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G. K. Arunvivek, R. Saravanakumar, M. Senthilkumar & M. Logesh Kumar

two vector spaces on which controllability and observability are based the left eigenvectors and the column vectors of input influence matrix, and the right eigenvectors and the column vectors of output measurement matrix. Choi et al (2000) further improved the method by extending the results to be used with a balanced coordinate system, and introducing the magnitude of the measures, the norms of eigenvectors, when used in that coordinate system. A balanced coordinate system is desirable because it ensures that the system is equally controllable and observable. This paper will describe controllability-observability based approach proposed by Panossian et al. (1998) in a practical application and described in detail by Gawronski (1998). This approach involves the computation of the system norms of each device location for selected modes, and then grades them according to their participation in the system norm. It agrees with the control objective of the LQR algorithm to be used in this study, whose cost function is actually a 2-norm, and it is relatively simple compared with other algorithms. The method proposed in this paper uses the Hankel singular norm instead of the H2 norms. The Hankel norm is advantageous because it reflects both controllability and observability, and is invariant under linear similarity transformations. The placement indices proposed by Gawronski (1998) took into consideration the closed-loop effects when the actuators are not placed at the disturbance location and sensors are not at the performance evaluation locations in index normalization. To make the approach more applicable to civil engineering problems, this study considers only the case when the actuators are collocated with disturbances and sensors collocated with performances. This assumption simplifies the normalization procedure. Effects of the Cross Couplings on Norms in the Feedback Loop A structure’s inputs are composed of both disturbance and control inputs, and plant outputs include regulated outputs and measurements. In engineering practice, control devices and sensors are placed at available location, not necessarily collocated with the disturbance and outputs used for performance evaluations. It is shown that the cross couplings between the inputs and outputs all impact on the structural norms due to the feedback loop (Gawronski, 1998), so it is necessary to examine these effects for placement rules based on properties of the structural norms. First, define a general model of a feedback control system that explicitly includes the desired inputs and outputs.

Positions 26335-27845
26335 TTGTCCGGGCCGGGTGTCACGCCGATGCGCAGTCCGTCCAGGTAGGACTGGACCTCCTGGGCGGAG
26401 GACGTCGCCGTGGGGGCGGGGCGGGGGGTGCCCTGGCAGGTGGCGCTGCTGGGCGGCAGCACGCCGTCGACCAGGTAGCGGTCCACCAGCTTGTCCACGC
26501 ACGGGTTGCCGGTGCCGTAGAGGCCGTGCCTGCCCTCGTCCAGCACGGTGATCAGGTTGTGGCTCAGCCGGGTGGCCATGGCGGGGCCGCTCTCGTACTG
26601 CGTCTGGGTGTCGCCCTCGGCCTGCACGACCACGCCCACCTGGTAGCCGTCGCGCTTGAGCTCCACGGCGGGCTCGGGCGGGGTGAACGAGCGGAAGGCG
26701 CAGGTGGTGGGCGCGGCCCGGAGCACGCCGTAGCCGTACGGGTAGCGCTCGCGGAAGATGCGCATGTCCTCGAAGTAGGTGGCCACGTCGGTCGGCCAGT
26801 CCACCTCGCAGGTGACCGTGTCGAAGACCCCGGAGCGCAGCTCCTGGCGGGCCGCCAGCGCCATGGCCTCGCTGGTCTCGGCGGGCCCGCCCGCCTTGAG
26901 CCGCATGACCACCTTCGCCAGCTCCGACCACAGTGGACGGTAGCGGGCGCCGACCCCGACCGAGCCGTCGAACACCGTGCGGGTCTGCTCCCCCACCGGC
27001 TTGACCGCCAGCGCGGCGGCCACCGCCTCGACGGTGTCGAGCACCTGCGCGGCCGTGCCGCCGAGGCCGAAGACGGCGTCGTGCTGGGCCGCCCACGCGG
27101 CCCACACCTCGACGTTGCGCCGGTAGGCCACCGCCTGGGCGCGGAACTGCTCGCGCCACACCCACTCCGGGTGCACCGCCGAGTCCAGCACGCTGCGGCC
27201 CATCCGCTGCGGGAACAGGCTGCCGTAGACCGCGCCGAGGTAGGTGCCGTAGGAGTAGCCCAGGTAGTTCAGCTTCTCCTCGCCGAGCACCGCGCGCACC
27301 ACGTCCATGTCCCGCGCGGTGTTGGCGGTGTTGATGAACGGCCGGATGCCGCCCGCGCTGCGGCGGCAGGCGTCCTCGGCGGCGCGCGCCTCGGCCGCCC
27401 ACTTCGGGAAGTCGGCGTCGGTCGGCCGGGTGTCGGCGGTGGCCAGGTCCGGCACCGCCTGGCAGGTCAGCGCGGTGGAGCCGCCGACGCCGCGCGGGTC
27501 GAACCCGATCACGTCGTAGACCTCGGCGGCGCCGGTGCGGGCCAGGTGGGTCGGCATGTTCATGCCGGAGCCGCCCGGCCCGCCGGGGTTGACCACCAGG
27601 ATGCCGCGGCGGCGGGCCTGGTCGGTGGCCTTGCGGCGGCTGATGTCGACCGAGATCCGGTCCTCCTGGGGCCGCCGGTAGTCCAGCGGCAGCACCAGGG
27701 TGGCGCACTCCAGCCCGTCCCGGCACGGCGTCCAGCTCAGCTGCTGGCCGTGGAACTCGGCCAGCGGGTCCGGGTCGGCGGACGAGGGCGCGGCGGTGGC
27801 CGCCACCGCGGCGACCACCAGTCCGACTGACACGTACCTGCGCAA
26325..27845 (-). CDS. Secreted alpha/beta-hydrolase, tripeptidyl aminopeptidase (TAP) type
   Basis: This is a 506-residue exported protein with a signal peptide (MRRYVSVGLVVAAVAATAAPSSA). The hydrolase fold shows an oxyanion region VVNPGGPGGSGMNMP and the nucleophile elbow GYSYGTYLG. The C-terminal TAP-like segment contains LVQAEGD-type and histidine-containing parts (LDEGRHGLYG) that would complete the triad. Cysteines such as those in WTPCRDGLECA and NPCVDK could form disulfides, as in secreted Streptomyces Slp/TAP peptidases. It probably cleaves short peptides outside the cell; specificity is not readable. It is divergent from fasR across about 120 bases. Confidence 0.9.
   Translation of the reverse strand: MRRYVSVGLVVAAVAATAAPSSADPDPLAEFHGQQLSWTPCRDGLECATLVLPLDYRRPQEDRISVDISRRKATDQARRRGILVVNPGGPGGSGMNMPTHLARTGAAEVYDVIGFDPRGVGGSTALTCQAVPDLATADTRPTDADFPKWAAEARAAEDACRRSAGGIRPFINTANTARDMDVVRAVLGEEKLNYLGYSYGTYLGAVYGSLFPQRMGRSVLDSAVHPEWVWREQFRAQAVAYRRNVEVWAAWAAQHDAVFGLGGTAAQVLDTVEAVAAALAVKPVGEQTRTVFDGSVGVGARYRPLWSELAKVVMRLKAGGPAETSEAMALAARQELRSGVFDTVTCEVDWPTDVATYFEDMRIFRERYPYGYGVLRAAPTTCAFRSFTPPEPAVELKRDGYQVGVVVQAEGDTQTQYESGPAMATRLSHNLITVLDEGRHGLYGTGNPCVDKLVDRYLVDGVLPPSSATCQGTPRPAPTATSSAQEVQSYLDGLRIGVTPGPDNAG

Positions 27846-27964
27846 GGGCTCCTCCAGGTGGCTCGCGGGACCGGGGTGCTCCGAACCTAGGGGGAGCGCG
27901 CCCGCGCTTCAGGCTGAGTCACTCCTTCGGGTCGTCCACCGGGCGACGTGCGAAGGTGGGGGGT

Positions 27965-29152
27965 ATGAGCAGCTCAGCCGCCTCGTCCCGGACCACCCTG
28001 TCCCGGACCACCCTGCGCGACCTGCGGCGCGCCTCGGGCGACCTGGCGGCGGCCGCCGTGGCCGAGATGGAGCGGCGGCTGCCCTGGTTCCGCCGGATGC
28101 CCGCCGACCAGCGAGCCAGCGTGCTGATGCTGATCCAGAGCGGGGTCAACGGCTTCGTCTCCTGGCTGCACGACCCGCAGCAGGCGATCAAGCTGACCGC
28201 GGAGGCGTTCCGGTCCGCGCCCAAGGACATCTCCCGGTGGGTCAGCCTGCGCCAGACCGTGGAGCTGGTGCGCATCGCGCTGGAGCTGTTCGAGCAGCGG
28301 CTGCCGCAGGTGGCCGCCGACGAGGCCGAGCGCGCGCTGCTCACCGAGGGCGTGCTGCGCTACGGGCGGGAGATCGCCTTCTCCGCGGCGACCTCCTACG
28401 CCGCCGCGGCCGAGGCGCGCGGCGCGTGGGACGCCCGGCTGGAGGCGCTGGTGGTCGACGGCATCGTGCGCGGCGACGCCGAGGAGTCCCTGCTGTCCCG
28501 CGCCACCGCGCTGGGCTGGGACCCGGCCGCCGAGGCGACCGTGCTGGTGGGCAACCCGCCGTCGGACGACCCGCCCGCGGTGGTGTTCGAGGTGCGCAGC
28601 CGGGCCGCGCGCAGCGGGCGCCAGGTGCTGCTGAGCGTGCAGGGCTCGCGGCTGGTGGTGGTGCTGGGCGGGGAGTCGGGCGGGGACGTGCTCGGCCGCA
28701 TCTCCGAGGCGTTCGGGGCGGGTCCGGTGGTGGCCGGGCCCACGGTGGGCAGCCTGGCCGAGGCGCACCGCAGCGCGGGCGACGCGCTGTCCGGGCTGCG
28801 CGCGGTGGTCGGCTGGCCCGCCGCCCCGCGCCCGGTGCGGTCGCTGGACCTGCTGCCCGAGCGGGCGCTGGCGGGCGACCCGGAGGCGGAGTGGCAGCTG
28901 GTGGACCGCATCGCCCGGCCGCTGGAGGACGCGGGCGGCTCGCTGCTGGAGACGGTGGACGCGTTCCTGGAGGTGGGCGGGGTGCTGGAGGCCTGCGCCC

Figure 1: General Diagram of a Feedback Control System The controller generates the control input u to the plant. The output consists of the regulated output z and the measurement output y. The feedback loop is closed between the measurement output and controller (actuator). In general, the measurement output is distinct from the regulated output, though they may be identical in some applications. The state model of the plant for the closed-loop system in Figure 1 is

x (t )

= Ax(t) + [B E]

 u t    w t   

(1)


Vibratrion Control-Actuator and Sensor Placement Using Modal Approach – Some Experimental Investigations